An F-15 readies for takeoff from South Korea’s Gwangju air base Dec. 5 as a part of a war game designed to deter North Korean aggression. (Photo: US Air Force / Kristen A. Heller
Meanwhile, tensions are rising on the peninsula, where the memories of the 3 million killed in the Korean War (including 34,000 Americans) remain seared into Korea’s national consciousness. From Dec. 4 to 8, the U.S. and South Korean air forces flew 230 warplanes (including B-1 bombers and F-15, F-16, F-18, F-22 and F-35 fighters) over the Korean peninsula, training for war. “The threat here on the peninsula is very real, and countering that threat needs to be in the forefront of our minds,” said U.S. Air Force Col. William Betts on the eve of the exercise. The training ensures “we have no regrets if we find ourselves executing contingency operations.”
The response from North Korea was in keeping with its tradition of high-volume screeds. “The large-scale nuclear war exercises conducted by the U.S. in succession are creating touch-and-go situation on the Korean peninsula,” the official state news agency said Dec. 6. “The remaining question now is: when will the war break out?”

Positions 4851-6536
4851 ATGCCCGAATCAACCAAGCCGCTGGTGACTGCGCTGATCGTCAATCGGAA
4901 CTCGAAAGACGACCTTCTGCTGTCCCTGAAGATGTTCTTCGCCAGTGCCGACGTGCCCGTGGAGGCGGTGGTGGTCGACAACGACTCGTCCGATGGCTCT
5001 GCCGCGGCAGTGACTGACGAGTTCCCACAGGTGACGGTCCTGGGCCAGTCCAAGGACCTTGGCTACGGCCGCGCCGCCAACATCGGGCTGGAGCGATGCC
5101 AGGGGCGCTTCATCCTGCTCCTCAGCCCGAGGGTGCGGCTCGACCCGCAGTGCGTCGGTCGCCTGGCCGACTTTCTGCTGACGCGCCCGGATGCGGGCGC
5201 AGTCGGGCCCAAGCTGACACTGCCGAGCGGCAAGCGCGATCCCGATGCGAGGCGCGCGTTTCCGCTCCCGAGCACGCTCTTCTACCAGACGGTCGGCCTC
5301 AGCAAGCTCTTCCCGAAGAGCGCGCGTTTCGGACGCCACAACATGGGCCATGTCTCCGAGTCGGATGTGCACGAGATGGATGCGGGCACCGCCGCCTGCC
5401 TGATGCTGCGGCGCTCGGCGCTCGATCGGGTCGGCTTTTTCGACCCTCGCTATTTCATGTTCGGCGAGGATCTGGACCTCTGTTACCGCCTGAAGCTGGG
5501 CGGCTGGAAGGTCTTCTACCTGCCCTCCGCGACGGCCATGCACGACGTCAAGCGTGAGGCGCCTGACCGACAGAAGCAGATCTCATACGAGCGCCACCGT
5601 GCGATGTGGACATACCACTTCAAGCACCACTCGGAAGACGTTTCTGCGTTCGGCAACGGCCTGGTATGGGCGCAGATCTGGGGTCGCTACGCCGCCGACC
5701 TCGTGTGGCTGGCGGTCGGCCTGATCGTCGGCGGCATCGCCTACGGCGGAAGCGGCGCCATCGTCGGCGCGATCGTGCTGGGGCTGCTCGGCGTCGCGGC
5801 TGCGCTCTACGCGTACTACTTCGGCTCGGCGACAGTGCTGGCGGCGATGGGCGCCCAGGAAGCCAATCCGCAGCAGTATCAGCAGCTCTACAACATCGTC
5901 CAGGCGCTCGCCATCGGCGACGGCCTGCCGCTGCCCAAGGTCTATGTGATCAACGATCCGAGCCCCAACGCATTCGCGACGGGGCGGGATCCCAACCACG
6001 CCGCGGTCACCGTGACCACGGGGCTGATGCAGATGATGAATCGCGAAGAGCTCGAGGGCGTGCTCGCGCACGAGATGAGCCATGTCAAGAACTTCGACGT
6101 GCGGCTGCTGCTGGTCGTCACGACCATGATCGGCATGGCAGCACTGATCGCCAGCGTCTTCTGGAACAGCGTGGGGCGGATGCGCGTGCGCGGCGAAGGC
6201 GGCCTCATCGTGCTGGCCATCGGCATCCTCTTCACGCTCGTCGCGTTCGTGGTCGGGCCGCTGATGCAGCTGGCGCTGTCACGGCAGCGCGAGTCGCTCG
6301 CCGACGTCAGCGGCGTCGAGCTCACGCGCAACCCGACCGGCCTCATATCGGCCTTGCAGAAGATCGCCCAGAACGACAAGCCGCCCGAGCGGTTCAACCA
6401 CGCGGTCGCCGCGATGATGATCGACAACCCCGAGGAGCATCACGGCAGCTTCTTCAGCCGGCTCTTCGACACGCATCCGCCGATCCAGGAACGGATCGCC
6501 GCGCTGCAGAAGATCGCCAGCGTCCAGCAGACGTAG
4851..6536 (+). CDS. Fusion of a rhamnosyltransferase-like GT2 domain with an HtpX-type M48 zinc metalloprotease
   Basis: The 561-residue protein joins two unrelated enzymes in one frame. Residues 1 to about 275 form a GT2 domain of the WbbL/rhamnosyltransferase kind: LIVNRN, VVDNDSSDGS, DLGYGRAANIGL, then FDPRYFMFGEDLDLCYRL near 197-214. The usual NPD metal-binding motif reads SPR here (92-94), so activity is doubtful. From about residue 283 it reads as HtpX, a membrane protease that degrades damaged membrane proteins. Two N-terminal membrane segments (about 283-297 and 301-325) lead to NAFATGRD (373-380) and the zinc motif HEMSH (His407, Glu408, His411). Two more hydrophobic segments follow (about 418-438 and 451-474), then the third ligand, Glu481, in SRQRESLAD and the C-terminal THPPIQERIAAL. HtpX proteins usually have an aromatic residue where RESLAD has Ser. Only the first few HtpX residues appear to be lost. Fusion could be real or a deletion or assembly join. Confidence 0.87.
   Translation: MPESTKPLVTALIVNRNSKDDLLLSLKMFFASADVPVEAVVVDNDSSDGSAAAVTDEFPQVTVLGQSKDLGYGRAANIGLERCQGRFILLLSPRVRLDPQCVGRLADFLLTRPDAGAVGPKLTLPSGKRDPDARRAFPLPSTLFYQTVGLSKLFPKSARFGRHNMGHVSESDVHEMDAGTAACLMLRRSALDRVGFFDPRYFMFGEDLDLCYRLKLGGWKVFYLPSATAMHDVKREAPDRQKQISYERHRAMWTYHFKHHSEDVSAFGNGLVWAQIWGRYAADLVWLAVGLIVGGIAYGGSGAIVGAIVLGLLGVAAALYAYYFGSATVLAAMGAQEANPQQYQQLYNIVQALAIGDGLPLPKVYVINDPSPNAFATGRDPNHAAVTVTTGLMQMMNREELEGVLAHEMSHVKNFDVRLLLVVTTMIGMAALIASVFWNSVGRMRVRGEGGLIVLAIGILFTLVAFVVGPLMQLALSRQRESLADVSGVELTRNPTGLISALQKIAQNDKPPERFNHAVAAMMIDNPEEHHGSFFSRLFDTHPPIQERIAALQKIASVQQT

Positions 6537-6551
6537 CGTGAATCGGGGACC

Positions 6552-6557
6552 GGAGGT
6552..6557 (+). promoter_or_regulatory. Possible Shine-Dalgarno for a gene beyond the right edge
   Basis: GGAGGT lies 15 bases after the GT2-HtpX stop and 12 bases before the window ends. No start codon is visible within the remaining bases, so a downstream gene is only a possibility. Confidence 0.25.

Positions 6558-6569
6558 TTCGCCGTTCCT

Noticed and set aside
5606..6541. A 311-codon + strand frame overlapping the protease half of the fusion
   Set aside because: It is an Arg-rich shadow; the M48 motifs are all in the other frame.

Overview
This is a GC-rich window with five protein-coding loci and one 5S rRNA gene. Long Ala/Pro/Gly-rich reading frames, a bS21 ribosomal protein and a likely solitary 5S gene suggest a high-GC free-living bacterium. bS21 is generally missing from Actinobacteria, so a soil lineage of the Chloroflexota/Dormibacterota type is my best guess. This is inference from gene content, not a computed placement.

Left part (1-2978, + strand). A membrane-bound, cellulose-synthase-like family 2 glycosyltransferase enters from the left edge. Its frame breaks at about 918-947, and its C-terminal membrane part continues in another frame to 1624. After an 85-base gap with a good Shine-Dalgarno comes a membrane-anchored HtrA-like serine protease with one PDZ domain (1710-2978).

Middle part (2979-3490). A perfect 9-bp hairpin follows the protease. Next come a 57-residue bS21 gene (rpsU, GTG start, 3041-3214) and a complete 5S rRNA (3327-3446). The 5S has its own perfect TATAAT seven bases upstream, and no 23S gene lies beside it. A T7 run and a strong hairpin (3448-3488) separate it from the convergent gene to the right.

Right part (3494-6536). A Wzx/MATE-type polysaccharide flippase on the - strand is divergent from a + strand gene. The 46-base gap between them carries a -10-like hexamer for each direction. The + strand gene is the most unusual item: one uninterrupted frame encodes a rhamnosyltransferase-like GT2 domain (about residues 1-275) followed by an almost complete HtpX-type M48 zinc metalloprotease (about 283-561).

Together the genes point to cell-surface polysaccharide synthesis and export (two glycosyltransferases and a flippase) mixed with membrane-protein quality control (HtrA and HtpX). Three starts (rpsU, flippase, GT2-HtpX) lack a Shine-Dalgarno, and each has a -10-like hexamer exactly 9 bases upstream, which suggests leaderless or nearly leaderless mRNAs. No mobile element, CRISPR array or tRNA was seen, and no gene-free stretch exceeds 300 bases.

Pieces are moving around the northeast Asian chessboard. China has been flying warplanes along new paths on both sides of the Korean peninsula. They’re seen inside the Pentagon as a joint “don’t tread on us” signal from Beijing and Pyongyang. Japan is eyeing long-range precision missiles that would allow it to take out North Korean missile sites on its own. Pentagon officials are chatting up their CHAMP missile—Counter-electronics High Power Microwave Advanced Missile Project—as a way of trying to turn North Korean missiles into duds by frying their electronics. And Russia has declared that North Korea is “ready for talks with Washington on the condition that it is recognized as a nuclear power.”
Trump has made clear that he’s in no mood for that. “North Korea just stated that it is in the final stages of developing a nuclear weapon capable of reaching parts of the U.S.,” he tweeted shortly before becoming president.
“It won’t happen!” he added.
It just did.
On the main photo: U.S. F-16s line up on the runway at South Korea’s Osan air base Dec. 4 during training intended to keep neighboring North Korea in line. (Photo: US Air Force / Franklin R. Ramos)